Togo Distances.jpgTogo is about the size of West Virginia. The main form of transportation between villages is by taxi brousse (bush taxi): private cars, trucks or vans which substitute for nonexistent municipal or regional bus service. Togo is an extremely poor country, and many of the public services that we are used to in the United States do not exist there.

The Togolese taxi brousse system operates under a syndicat (in French, this word has no “e” at the end), a branch of government which makes up the rules of taxi brousse operation. The rules seemed to be applied arbitrarily and most drivers ran their business as they pleased, paying fines to the syndicat people if they were caught. The drivers also had to pay bribes to syndicat people and gendarmes on a regular basis if they wanted to stay in business.

Taxi brousse vehicles are almost always in precarious mechanical condition, always overcrowded and frequently carried live goats, pigs or chickens aboard along with passengers. The animals would be tied up and stuffed under seats, under passengers’ legs or just anywhere there was a little space.

Taxi brousses were instantly recognizable. They looked like they had been through a war, and since it was a rare individual en brousse (in the bush: in a remote area far from cities) who owned anything other than a motor scooter, chances are that any vehicle going by would pick you up for a fare.

As bush taxis are privately owned, they did not follow any time schedule and would generally not leave the initial departure point until they were full, thus maximizing efficiency per each tank of gas. In Blitta, local taxi brousses ferried passengers from outlying villages to the main north-south highway. There you would flag down whatever vehicle was going in your direction. If there was an available seat, they would pick you up.

You could sometimes wait an hour or more before a vehicle came by that had an available seat or was going to your destination. Sometimes the vehicle was in such poor shape, you wondered if you were going to get there at all.

One day as I was hanging out with some village friends by the road in Blitta, a beat-up Toyota van taxi brousse came down the road. There were a couple of white women inside.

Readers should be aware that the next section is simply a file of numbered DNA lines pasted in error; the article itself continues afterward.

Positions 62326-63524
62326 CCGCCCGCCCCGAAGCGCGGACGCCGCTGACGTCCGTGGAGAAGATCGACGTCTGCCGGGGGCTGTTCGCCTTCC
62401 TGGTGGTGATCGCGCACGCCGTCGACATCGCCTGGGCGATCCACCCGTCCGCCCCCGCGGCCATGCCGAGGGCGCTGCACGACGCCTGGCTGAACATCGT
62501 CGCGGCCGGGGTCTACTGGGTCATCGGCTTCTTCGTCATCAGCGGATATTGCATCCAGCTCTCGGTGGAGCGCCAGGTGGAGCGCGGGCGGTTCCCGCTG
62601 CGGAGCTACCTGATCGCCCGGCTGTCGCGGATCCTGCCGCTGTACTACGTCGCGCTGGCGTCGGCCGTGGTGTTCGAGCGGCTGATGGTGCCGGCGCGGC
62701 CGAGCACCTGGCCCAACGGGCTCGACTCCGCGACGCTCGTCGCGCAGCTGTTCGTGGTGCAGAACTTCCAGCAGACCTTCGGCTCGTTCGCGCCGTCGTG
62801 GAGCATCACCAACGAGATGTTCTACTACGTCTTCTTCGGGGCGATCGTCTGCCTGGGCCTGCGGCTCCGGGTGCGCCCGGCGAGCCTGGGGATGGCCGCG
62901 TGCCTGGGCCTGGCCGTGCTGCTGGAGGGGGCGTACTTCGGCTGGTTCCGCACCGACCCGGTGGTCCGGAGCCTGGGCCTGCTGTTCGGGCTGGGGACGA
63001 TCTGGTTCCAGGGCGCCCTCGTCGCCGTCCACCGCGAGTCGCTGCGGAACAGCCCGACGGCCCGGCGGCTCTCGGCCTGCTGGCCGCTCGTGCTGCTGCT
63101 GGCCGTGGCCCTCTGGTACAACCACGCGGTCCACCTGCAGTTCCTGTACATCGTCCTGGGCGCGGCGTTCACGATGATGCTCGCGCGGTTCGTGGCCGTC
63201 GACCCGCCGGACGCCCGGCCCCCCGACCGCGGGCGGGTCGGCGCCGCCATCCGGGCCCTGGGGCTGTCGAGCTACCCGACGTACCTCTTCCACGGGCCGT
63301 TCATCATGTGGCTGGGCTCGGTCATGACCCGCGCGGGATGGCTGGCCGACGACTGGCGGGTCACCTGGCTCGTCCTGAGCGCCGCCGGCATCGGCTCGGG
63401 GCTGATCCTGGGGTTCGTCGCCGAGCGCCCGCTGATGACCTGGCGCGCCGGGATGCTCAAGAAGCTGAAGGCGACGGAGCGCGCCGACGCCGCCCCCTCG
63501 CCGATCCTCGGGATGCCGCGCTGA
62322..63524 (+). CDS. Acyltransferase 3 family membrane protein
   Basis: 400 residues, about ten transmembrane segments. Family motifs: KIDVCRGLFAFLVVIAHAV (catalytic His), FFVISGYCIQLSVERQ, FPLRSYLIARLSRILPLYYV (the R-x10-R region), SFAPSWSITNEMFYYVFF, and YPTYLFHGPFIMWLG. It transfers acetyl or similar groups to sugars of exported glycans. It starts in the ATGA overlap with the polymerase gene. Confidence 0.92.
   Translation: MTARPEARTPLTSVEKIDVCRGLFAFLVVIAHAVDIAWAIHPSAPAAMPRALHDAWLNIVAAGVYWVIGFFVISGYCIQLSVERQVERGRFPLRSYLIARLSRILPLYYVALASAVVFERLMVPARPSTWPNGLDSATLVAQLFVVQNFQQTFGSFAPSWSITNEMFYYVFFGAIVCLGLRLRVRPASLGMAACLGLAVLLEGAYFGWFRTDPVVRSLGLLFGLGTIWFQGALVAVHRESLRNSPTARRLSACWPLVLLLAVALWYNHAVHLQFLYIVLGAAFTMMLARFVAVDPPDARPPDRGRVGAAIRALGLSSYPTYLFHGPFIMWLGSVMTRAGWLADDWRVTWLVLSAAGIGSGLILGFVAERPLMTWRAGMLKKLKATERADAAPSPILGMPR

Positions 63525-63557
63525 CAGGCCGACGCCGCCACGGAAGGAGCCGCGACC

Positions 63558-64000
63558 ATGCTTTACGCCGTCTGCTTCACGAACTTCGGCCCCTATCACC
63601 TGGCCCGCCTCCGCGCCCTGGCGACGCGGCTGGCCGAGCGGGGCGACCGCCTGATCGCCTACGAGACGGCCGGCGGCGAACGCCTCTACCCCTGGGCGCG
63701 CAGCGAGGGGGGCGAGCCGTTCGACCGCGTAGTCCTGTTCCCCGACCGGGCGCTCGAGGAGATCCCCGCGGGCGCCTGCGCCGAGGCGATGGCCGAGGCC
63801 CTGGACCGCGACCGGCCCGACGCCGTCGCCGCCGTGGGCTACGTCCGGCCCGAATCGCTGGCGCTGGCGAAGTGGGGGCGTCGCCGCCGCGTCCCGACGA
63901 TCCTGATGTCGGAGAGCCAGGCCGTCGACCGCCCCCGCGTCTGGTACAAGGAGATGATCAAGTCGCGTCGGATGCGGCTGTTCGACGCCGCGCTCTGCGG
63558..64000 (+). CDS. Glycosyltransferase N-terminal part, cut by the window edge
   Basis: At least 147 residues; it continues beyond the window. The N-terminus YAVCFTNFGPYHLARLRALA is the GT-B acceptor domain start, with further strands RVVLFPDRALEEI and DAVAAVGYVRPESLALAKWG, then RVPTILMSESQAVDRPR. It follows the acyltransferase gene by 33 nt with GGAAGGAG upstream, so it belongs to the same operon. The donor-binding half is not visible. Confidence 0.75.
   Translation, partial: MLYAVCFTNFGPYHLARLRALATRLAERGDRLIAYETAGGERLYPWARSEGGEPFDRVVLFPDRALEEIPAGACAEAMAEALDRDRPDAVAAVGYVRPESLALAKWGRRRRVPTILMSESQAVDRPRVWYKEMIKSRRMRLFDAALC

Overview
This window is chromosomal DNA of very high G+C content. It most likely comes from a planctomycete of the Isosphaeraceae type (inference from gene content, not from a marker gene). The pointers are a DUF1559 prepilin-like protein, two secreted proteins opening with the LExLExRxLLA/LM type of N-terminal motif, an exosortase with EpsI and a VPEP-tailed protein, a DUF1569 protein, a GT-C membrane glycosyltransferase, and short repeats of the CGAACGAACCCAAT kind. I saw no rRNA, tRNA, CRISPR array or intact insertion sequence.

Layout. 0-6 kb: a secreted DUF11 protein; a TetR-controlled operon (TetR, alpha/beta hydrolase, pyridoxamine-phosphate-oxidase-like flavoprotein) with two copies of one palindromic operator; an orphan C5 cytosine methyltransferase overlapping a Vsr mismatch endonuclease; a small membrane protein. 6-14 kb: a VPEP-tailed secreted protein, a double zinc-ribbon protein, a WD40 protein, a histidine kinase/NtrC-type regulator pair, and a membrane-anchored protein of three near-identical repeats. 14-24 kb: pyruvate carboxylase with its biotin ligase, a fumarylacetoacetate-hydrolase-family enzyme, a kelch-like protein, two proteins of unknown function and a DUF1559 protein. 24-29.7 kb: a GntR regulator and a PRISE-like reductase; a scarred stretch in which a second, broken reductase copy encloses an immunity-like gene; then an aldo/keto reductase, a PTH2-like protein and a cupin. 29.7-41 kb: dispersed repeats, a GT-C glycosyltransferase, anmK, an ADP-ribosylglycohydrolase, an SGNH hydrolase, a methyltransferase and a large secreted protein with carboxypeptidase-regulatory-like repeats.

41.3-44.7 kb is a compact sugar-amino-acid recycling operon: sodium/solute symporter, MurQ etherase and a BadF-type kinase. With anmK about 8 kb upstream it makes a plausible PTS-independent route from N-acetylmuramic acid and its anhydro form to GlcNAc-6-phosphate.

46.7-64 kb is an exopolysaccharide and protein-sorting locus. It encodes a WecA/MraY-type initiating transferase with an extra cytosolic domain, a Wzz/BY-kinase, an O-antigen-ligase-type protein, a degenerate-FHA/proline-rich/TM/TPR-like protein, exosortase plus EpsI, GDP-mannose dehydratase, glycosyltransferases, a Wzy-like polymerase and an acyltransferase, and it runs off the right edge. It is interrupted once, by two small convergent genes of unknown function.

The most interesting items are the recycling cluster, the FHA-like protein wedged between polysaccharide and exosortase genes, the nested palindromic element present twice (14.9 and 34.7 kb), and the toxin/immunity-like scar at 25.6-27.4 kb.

“Da Marie, are they Americans? Are they friends of yours?” the Blitta villagers asked me. Any time they saw a white person, they figured we knew each other. It wasn’t entirely out of the question. Most of the white people in these parts were Peace Corps Volunteers, and we really did know each other. However, there were also white people here and there we didn’t know who worked for other NGOs (nongovernmental organizations involved in development) and the occasional backpacking, granola eating tourist.

“No, I don’t know them,” I replied. “But if they are badly dressed, they are surely Americans.”

My Togolese friends laughed, but it was true. Only Americans traveled in sloppy shorts and T shirts. You could tell an American a mile away.

The taxi came to a stop at the Big Tree. The Big Tree was one of the few trees by the side of the road at Blitta, and it was one of the fewer places that had a shoulder to pull off to the side of the road making it a natural taxi brousse stop. The Big Tree provided the village women food sellers a shady place to wait for the travelers to whom they sold their goods. It was also a central gathering spot where everyone hung out to gossip.

The white women got out. They were young, in their early 20s, and wearing shorts and sloppy T shirts. I wandered down towards the Big Tree to see if they were from my training group, but I didn’t know them. By chance I glanced at the tires on their taxi and noticed how dangerously bald they were. Should I tell them? It might be a long time before they found another taxi going where they needed to go. They would probably continue in the same taxi anyway, even if I did say something. Everyone knew the dangers of riding in bush taxis. They were always in bad condition, dangerously overcrowded and there were no seat belts. Surely it would do no good to tell them, other than to make their trip more worrisome. There was also the possibility that the information would be greeted with a, “who are you, my mother?” kind of response. I decided to mind my own business.

I never again looked at the tires of any taxi brousse I was about to get into. If you started doing things like that, you’d never leave your village.

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